Matthew Petroff Tue, 01 Apr 2014 22:22:55 +0000 en-US hourly 1 Quadcopter Landing Skids Fri, 07 Mar 2014 02:21:24 +0000 Continue reading ]]> One of my quadcopters recently had a hard landing that broke its landing skids. The skids that came with the frame kit consisted of 5mm carbon rods with flimsy plastic joints, and the crash broke both. I decided to replace the skids with a more durable pair by replacing the carbon rods with aluminum and the plastic joints with sturdier 3D-printed ones.

Landing Skid Joint

Once on the quadcopter, the new landing skids had similar give, but since they’re aluminum instead of carbon fiber, they should bend much more before breaking.

Quadcopter with New Skids

Update: The aluminum bends pretty easily, bending even if the landing isn’t that hard. Fortunately, it’s very easy to bend back and can survive a much harder landing than the original carbon rods.

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Snowy JHU Aerial Photos Sat, 15 Feb 2014 00:03:40 +0000 These photos were taken at Johns Hopkins’ Homewood Campus from a quadcopter the day after a snow storm.

MSE Library

The BeachGilman HallKeyser Quad

The full set is on Flickr.

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HTML5 Night Sky Viewer Sun, 09 Feb 2014 23:41:29 +0000 Continue reading ]]> For HopHacks last weekend, I wrote an HTML5 night sky viewer. Using D3.js and SunCalc, the 750 brightest stars are rendered using SVG and Javascript. One’s location can either be found using the HTML5 Geolocation API, or it can be entered manually. The keyboard is used to navigate, and mousing over a star will display some information about it. As it was written in a weekend, there may be bugs.

Here is the viewer:

The code is available on Github.

Night Sky

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Camp Workcoeman Website Redesign Tue, 21 Jan 2014 00:04:26 +0000 Continue reading ]]> I spent the last few weeks redesigning the Camp Workcoeman website. The site design is based on Bootstrap, without the jQuery components, and makes heavy use of SVGs. In addition, the header dynamically responds to the time of day—the sun’s out during the day, and the stars are out at night. Using SunCalc.js, it fairly accurately displays the sun and moon. Jekyll is used for templating and site generation.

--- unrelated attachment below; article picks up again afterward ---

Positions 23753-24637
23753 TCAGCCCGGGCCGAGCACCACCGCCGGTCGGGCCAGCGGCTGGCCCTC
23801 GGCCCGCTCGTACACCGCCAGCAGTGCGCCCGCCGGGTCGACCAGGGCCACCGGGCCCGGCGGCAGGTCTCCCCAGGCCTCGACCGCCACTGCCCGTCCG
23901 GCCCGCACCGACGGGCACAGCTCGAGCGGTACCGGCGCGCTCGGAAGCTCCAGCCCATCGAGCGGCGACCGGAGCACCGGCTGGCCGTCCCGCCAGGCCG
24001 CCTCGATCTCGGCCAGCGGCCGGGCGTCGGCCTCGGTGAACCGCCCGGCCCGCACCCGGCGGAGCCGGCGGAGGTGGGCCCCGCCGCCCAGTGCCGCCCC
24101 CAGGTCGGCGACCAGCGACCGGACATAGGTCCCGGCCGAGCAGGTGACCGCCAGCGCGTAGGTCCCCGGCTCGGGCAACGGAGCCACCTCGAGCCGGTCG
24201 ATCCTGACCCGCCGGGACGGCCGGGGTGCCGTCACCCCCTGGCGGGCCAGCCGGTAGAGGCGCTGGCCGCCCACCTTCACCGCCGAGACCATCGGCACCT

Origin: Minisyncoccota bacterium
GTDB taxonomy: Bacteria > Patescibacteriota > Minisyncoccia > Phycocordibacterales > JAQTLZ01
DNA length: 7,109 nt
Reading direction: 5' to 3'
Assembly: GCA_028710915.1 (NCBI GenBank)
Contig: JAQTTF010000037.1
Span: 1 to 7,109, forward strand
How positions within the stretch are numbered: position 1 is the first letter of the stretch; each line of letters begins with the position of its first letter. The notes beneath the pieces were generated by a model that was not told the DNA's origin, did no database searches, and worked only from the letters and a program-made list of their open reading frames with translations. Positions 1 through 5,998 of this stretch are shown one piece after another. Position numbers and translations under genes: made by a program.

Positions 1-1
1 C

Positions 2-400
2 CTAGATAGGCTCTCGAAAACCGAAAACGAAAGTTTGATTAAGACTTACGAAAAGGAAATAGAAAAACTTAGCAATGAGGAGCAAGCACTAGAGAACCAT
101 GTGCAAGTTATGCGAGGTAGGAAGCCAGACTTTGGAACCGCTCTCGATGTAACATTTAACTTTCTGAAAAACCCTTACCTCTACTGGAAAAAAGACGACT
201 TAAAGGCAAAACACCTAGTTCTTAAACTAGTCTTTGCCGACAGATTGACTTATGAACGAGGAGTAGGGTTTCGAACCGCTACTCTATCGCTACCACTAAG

New Site

Compare this to the old site, which was completely static HTML and Flash, making updates difficult.

Old Site

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Perambulations and Town Lines Sat, 28 Dec 2013 04:19:04 +0000 Continue reading ]]> Although abolished a few decades ago, for much of Connecticut’s history colonial, then state law required that towns regularly perambulate their boundaries and establish and renew bounds on said boundaries under penalty of a fine. This was to be done every year at first, before being changed to every three years and then every five years during the 1800s, before being struck from the books. This timetable was not always followed, as I was only able to locate perambulations from 1812, 1849, 1860, and 1914 in the case of the New Hartford and Barkhamsted town line. Perambulations were more frequent in the case of the Winchester and Barkhamsted line, although I only located the 1885, 1900, and 1921 perambulations. I’ve typed both perambulations, making some minor formatting changes and spelling corrections. Here are the New Hartford / Barkhamsted perambulations and the Winchester / Barkhamsted perambulations.

Quoting from chapter two, section fourteen of the 1866 Connecticut General Statutes, “Every town shall procure its bounds to be set out by plain and durable marks and monuments, which shall be a large heap of stones, or a ditch six feet long and two and a half feet wide, or ordinary depth, at every corner, and once in every eighty rods, in the lines running from corner to corner.” I have located most of the bounds closest to the southwest corner of Barkhamsted. Most of these bounds are stone cairns with the town initials carved into a stone on the top. Unfortunately, these bounds have not been renewed in close to a century, and I was not able to locate all of the bounds I looked for. Of the remainder, most were in good shape, although the letters carved into the stones were worn and difficult to read during the summer. In addition, the large flat rock marking the four-corners of the towns of New Hartford, Barkhamsted, Winchester, and Torrington was disturbed and is cracked in two.

Below is the second bound on the Winchester and Barkhamsted town line with snow making the markings clearly visible.

Winchester-Barkhamsted Bound #2Winchester-Barkhamsted Bound #2

Update: I have since found copies of 1858 and 1866 perambulations of the Barkhamsted and Winchester town line as well as the original copy of the 1860 New Hartford and Barkhamsted perambulation in Henry Norton’s survey minutes in the Connecticut State Archives (RG 069:037).

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